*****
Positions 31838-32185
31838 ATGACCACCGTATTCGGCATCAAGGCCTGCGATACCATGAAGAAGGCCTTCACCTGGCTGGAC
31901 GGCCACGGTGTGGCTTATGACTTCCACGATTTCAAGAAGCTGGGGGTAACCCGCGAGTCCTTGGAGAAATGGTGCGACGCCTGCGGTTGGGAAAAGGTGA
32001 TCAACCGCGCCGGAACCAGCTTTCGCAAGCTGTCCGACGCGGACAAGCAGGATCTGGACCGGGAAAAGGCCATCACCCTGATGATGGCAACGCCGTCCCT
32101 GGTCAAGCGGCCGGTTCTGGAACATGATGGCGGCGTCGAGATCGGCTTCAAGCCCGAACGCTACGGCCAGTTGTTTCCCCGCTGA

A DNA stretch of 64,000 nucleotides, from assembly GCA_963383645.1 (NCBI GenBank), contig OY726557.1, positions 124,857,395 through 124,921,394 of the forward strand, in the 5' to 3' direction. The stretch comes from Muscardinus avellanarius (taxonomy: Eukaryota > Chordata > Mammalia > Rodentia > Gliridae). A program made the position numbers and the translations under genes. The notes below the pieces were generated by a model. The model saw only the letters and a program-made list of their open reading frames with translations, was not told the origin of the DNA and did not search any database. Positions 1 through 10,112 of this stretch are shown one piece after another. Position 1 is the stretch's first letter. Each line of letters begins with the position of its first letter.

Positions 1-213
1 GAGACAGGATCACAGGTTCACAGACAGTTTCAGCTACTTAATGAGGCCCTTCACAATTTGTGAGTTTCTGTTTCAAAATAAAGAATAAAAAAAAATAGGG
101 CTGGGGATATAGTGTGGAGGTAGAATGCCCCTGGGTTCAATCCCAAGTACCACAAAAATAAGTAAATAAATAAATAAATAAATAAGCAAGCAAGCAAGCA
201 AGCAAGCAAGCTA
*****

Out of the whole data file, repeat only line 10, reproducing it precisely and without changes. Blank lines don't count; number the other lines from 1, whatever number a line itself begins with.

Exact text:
201 AGCAAGCAAGCTA